Journal of Counseling and Psychology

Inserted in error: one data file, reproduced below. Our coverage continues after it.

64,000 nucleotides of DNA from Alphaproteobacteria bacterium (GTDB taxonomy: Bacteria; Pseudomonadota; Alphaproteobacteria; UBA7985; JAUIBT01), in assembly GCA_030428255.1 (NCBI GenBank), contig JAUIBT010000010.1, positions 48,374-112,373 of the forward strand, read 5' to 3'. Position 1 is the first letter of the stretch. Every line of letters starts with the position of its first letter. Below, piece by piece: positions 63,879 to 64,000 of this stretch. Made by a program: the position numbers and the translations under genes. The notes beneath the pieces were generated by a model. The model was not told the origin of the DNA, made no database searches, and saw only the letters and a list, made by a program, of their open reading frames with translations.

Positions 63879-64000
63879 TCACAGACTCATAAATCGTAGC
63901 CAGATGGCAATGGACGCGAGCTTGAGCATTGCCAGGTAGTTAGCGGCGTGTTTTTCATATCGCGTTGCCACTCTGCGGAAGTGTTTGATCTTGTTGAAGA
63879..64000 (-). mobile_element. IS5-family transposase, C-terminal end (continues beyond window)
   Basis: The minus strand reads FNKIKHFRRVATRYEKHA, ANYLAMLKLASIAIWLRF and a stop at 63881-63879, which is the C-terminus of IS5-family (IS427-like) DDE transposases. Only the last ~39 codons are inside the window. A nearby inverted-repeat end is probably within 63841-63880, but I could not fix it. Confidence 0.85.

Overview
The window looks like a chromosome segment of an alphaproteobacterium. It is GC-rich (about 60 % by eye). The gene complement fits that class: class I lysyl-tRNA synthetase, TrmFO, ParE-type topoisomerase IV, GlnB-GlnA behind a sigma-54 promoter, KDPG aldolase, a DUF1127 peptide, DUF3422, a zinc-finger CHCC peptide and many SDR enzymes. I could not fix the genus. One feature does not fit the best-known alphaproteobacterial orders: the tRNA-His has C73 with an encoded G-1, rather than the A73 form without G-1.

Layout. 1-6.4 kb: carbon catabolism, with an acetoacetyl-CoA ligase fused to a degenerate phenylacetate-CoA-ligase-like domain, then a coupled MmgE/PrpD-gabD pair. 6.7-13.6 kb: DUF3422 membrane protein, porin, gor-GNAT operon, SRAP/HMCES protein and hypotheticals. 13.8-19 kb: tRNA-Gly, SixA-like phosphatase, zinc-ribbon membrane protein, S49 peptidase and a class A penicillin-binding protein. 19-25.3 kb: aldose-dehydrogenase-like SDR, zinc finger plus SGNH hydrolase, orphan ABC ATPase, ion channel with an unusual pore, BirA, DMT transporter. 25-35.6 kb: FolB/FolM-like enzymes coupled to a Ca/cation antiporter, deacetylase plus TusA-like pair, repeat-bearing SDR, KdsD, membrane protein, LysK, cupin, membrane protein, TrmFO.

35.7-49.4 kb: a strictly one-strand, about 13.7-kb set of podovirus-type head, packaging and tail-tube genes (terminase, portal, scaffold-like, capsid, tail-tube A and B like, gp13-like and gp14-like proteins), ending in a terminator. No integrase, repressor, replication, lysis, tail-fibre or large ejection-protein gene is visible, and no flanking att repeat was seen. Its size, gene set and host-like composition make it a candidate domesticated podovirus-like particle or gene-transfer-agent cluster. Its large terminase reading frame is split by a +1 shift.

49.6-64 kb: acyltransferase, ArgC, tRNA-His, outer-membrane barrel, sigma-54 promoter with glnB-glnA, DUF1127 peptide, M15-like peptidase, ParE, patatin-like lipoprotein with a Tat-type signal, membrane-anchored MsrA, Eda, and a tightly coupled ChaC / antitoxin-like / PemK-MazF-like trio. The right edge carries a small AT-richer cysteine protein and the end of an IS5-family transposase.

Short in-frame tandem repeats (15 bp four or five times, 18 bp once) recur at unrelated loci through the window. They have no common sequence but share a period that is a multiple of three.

This study aimed to investigate the predictors of the attitudes of student-athletes toward seeking psychological help. Results from data collected from a sample of 79 college students in a Midwestern university indicated that mental health literacy, self-stigma, and public stigma combined significantly predicted attitudes toward help-seeking. However, when self-stigma and public stigma were controlled, only mental health literacy significantly predicted attitudes toward help-seeking. These findings suggest that mental health literacy is a crucial factor in predicting help-seeking behaviors among college student-athletes, and that stigma can impact help-seeking behaviors. Additionally, mental health literacy was positively correlated with attitudes toward help-seeking, indicating that student-athletes with greater mental health knowledge may be more likely to seek professional help and understand available resources. The implications of the study are discussed.